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An Ordinary Life for an Extraordinary Person

In March of 2012 I attended a weekend Leadership get together with the Canadian Association for Community Living and Community Living Ontario. It was a weekend for families to get together from Ontario to discuss the family role in conjunction with the agency role. It was an amazing weekend and the group still connects through email. At the end of the day the family has the ultimate responsibility for their child. But we need to dream bigger and give our children the gift of independence and citizenship.

My daughter, Jenny, is now 27 years old. She has been part of her community since birth. She went to her local school with her brother and sister. She was part of the street gang, children played on the street, both girls and boys running around playing capture the flag

through the backyards. We were lucky enough to live with a ravine in our backyard. Our house was generally filled with children. She went to the regular parks and recreation programs and I would usually hang around if she needed help.

By Jenny being part of the regular community she had to learn what was acceptable social behaviour as did all the rest of the kids. She also learned some unacceptable behaviour and some words that secretly made us laugh. Here was a kid who used a combination of sign, gesture and a few words, but could say the “bad” words loud and clear.

As teenage years came, we detoured from this path and followed the advice of many that Jenny should now be in a segregated setting as it would be safer for her as she was now

becoming a young woman. She went to a segregated high school and I started searching for “programs” for her. She grew to hate school, and to this day if you mention school, she will tell you “school finished”. Her artistic side was put on hold for many years as she “hated crafts” – meaning if I colour another easter bunny or santa claus I am going to scream.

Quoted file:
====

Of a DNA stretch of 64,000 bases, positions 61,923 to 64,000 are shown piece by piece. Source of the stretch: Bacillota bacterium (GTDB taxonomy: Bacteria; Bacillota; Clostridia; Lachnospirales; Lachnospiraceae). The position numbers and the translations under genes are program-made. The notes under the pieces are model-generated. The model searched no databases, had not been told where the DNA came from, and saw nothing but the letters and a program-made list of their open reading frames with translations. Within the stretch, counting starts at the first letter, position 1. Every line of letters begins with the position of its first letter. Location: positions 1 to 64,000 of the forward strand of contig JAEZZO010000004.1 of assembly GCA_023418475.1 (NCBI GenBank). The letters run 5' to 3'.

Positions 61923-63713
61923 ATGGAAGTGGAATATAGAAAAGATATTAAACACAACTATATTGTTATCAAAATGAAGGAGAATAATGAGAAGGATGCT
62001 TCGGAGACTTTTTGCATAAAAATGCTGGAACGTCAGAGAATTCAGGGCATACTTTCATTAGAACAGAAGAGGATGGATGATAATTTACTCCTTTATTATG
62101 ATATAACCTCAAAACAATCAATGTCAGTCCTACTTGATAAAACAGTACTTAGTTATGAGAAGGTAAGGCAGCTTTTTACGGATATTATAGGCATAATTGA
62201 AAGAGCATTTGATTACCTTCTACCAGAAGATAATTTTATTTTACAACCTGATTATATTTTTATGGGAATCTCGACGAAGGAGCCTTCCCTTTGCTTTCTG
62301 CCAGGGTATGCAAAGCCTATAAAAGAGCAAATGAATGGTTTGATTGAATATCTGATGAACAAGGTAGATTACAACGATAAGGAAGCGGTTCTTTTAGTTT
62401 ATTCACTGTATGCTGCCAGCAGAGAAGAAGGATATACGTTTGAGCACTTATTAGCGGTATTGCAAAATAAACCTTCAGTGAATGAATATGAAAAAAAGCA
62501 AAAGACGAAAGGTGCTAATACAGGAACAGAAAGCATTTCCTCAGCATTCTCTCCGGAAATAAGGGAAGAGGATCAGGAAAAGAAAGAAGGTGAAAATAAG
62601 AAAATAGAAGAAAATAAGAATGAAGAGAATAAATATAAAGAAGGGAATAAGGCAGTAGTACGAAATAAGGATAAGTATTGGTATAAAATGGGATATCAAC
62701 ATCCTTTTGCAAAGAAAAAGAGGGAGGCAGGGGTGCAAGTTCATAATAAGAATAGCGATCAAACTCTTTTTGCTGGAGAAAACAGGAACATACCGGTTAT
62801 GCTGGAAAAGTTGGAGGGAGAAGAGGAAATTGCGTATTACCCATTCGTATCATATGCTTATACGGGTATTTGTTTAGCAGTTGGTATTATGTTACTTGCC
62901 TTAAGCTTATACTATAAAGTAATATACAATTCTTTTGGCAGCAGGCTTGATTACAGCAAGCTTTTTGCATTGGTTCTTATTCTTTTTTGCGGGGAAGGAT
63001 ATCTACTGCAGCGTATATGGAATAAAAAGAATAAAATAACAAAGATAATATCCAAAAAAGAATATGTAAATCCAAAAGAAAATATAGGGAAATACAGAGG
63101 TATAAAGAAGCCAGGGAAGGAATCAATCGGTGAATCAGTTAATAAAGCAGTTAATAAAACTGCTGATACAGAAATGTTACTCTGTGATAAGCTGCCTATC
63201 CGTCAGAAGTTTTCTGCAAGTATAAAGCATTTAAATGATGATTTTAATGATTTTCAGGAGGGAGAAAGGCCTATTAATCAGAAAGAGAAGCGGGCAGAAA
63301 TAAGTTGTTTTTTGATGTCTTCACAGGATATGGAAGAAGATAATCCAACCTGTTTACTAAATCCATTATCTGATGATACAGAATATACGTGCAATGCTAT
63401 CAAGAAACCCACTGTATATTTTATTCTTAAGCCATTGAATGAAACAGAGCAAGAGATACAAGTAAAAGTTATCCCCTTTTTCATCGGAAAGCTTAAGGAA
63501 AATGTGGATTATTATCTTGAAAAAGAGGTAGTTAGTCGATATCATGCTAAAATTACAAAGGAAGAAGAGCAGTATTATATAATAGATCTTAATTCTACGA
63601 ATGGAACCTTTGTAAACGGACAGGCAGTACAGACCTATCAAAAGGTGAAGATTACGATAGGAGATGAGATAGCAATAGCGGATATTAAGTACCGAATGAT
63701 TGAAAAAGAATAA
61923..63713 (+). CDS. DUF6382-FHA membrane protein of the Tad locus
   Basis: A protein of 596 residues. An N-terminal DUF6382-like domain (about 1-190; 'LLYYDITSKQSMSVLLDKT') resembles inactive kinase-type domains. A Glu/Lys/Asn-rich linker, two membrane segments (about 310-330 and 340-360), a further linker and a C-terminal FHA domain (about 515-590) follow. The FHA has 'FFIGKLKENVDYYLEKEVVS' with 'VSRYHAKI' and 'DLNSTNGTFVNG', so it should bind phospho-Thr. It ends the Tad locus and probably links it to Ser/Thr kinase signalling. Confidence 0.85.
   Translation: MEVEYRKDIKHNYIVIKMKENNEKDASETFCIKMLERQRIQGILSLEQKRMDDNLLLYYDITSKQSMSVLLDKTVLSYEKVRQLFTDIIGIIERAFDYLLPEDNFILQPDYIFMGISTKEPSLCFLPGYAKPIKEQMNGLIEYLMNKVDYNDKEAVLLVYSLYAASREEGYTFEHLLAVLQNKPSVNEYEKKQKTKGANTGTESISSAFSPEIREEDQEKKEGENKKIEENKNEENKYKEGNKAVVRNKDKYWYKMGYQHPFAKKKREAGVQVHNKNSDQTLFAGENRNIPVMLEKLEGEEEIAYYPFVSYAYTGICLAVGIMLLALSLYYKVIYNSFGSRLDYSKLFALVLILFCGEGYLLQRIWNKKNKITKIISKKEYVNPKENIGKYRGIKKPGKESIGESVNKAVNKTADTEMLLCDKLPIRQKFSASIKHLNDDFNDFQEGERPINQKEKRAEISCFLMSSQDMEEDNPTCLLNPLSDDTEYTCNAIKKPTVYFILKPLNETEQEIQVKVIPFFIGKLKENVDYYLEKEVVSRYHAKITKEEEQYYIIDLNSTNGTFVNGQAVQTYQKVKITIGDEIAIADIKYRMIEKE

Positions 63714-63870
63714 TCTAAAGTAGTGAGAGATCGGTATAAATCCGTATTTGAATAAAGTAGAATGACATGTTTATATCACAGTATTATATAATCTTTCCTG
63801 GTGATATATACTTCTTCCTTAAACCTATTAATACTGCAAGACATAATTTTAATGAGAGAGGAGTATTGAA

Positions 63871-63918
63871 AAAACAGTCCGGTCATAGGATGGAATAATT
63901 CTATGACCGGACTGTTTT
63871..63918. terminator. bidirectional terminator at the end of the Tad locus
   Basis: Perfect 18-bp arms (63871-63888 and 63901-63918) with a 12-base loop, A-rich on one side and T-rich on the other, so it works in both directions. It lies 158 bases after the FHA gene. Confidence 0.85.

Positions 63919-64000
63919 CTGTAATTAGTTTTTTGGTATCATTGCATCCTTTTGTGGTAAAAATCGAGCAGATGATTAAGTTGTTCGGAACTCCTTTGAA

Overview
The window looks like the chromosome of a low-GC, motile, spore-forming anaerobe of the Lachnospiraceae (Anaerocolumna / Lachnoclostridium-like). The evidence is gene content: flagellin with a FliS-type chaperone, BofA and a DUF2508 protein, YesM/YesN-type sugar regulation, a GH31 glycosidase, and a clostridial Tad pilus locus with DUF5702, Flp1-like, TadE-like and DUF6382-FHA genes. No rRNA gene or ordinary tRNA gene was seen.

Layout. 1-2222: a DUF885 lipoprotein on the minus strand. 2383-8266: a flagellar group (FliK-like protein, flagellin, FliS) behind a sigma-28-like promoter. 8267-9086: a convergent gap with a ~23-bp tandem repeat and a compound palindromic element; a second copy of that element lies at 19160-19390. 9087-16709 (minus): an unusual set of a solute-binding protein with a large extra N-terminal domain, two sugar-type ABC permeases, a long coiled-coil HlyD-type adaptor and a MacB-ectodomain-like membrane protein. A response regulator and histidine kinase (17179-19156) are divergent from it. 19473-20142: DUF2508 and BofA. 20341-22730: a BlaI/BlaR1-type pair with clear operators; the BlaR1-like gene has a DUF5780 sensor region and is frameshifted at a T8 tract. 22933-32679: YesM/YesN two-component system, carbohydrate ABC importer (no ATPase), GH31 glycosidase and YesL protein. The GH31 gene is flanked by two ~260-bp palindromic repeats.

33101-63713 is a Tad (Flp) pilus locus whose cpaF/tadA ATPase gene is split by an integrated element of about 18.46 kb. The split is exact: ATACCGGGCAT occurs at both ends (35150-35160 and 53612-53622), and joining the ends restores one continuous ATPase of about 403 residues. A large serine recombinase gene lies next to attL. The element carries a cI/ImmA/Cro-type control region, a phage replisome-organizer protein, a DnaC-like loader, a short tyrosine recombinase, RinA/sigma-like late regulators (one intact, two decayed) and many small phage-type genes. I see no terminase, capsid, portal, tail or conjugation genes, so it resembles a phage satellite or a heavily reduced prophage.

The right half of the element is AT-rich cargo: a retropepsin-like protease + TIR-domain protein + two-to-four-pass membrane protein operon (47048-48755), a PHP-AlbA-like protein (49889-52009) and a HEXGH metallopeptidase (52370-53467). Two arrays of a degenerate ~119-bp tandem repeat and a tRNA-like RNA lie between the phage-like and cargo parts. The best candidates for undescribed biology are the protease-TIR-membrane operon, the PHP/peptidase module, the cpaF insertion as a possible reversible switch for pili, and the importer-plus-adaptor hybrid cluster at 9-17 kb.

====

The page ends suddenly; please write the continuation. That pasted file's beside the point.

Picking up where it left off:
She seemed to be at a standstill or worse going backwards in her development. When school

finished, I found a day program for her and after several unsuccessful attempts with several programs, we realized it just wasn’t working. She was becoming quite depressed and didn’t want to go out or do anything. She had given up – which was totally unusual for her.

 

Luckily a volunteer opportunity came up for her and with a lot of trepidation on my part, we decided to try it. This started our journey back to the community and doing what everyone else does.

When I went to the leadership  series we were on the outskirts of our community, on the cusp of being part of society, but still holding back for fear that “something“ would happen, the WHAT IF that stops us from doing anything. So with our help she shakily put her toe back into the neighbourhood and decided to go with it.

We found a fabulous facilitator who has helped Jenny make connections and she now has more volunteer opportunities in her neighbourhood. We now have many, many eyes and ears out there to keep her safe and at times I have received phone calls from the people who know her to check if something is ok.

She never would have had that in a segregated day program!

Bonnie Heath lives in Toronto, Ontario and is the proud mother of three adult children, each with their own learning differences. She is also the equally proud grandmother of two beautiful grandchildren.

This story originally appeared in the Coming Together newsletter. Download this and other issues here